Here is the news: Africa hurts
Summer is generally a quiet time for the media. Parliament is in recess, many journalists (and readers) are on holiday, and the frivolous stories deemed to be newsworthy have led to the summer being known as "silly season".
Not this year, though. There is almost too much news. The scandal at News International has held sway for weeks now, and the tragedy in Norway has shocked us all. They are both big stories and clearly merit the attention of the media.
But, meanwhile, one big story has been practically ignored by the world's media though it deserves our attention however we define the term "newsworthy". I am referring to the food crisis in East Africa, now officially designated a famine by the United Nations.
Rains in Somalia, Kenya and Ethiopia have failed for two successive seasons, causing the region's worst drought for 60 years. Grain prices have skyrocketed and livestock is dying. The scale of the disaster is staggering: 10 million people are directly at risk. People are flooding across the borders of Somalia into Kenya and Ethiopia; thousands are arriving daily at the world's biggest refugee camp. Infant mortality rates are appallingly high. Mothers arrive at the camps reporting that they have had to leave weaker children behind, letting them die in order to save the rest of their family. The famine is compounded by seemingly endless civil war in Somalia. This is a region where the problems are many and the issues deep-rooted.
The nature of news is that journalists always want to cover something new; a new scandal, a new tragedy. Covering the food crisis means getting to grips with complex regional political and economic issues. It involves trying to comprehend the ongoing sorrow of 10 million people at risk of famine, some forced from their homes, unable to feed their families, losing loved ones. It is almost too much to take in. And of course, it's so far away. The sad fact is many newspapers have short attention spans. Their interest wanes in direct correlation with the distance from our shores that a tragedy happens.
Mothers say they have had to leave weak children behind to die
Britain has led the way in mobilising international aid but the response from some other European governments has been pitiful. The Famine Early Warning System expressed concern about the food situation in East Africa in December 2009 but governments and media failed to react.
There are also inherent difficulties for aid agencies trying to draw attention to emergencies of this type. Shout for attention too soon and you run the risk that, without shocking images of the dead and dying, papers won't see it as a crisis, so you'll be ignored; shout too late and you fail the people you're meant to serve.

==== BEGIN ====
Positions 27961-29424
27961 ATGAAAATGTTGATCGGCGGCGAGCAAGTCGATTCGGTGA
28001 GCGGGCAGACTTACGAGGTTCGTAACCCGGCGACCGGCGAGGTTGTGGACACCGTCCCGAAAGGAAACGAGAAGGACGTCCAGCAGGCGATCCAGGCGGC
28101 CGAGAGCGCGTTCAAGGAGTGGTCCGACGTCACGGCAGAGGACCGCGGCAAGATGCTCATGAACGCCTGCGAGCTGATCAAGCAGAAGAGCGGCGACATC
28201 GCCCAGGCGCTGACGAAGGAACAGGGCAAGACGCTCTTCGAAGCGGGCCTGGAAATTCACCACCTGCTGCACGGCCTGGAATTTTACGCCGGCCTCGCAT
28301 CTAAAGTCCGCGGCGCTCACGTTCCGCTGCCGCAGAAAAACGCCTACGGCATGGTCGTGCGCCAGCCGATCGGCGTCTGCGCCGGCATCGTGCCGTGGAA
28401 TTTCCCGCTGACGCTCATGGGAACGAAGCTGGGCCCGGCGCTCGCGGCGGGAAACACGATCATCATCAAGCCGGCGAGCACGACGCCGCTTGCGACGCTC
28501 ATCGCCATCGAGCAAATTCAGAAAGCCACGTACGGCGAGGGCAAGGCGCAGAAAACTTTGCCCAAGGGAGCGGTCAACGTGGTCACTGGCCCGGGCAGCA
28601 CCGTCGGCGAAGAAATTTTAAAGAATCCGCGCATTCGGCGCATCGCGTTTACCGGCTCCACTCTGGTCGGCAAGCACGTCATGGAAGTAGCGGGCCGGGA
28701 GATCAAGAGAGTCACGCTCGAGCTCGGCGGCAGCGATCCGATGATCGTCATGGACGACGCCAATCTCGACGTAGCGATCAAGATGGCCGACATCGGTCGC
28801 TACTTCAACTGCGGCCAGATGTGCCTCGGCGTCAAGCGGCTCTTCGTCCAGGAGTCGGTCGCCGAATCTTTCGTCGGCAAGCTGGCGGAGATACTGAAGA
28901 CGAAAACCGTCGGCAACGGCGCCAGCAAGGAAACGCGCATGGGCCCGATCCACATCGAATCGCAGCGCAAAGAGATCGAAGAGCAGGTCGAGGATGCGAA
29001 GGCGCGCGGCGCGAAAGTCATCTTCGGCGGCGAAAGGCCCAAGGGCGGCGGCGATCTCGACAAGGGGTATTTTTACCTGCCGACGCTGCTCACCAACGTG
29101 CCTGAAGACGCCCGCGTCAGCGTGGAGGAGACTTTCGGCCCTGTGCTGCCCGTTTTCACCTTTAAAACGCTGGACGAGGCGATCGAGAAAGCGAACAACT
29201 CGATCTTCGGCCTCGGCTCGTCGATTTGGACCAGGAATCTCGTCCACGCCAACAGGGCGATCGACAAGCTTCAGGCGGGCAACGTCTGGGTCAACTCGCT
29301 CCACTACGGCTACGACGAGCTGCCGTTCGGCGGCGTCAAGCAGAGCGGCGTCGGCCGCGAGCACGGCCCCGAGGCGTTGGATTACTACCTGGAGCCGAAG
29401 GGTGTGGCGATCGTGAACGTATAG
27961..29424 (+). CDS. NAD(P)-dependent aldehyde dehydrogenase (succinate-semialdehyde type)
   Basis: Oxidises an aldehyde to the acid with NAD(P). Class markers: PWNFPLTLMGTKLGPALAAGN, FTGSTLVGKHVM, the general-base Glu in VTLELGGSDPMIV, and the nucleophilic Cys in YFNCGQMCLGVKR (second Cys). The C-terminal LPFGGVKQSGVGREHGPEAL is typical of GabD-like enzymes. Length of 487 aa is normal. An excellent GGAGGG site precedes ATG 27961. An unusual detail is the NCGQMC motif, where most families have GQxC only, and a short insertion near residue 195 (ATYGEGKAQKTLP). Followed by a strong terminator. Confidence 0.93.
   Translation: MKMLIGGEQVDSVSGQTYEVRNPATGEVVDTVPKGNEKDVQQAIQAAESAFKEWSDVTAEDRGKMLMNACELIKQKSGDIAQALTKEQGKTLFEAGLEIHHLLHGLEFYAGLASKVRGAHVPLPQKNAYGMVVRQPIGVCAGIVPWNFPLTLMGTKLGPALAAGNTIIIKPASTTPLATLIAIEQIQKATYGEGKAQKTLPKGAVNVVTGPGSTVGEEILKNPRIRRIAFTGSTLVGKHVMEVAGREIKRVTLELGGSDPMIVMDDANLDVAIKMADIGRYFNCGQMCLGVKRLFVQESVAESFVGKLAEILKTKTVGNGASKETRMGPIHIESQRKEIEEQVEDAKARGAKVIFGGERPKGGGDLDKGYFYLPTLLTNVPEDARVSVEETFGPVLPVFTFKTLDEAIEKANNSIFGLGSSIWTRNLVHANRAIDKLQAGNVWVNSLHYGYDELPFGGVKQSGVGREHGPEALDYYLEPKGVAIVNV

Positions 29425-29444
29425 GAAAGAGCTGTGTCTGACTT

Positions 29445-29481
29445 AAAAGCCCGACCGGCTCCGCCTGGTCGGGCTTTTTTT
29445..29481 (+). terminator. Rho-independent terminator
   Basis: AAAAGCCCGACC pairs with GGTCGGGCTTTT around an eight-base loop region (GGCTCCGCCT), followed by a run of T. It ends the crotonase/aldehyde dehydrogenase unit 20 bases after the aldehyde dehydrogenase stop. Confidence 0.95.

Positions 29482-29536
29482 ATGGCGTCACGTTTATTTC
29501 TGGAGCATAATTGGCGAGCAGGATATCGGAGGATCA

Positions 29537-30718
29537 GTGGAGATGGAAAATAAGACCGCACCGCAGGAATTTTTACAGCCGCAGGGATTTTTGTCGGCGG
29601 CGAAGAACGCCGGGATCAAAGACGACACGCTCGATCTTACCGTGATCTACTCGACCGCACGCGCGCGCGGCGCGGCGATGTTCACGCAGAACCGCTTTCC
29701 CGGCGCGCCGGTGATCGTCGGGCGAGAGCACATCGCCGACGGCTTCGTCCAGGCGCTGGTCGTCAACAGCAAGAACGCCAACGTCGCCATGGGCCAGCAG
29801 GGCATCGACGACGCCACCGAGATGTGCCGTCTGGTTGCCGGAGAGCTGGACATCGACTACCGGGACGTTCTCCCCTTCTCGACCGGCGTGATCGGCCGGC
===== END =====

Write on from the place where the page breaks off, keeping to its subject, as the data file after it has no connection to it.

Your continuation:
World Jewish Relief launched its emergency appeal just three weeks ago, and I have been humbled by the response. We have already raised more than £100,000, and donations continue to flood in, showing that the need to react with compassion and generosity resonates strongly with the Jewish experience.
The JC is often the place to read about the issues that drive us apart, but this is an appeal that has truly brought us together. Tikkun olam - healing the world - is still recognised as a very real responsibility.
Donations to the appeal are allowing us to work on the ground in partnership with UNICEF and the Kenyan Red Cross. In Kenya and Ethiopia we are working with those displaced and affected by the disaster, focusing on the needs of severely malnourished children. We have supported the provision of hundreds of water kits which are enabling people to safely collect, treat and store water, and 25 tonnes of a high protein corn and soya product, which will feed 2,700 children for 6 months.
The work of international aid agencies will continue in the region for as long as there is famine, and for the foreseeable future. It may not be making the news, but for people in the Horn of Africa, it is their future at stake. As we return to our news networks and are besieged by phone hacking scandals and privacy orders, let's remember that, in Africa, our support can actually make a real tangible difference to the people that really need our attention.
Paul Anticoni is the chief executive of World Jewish Relief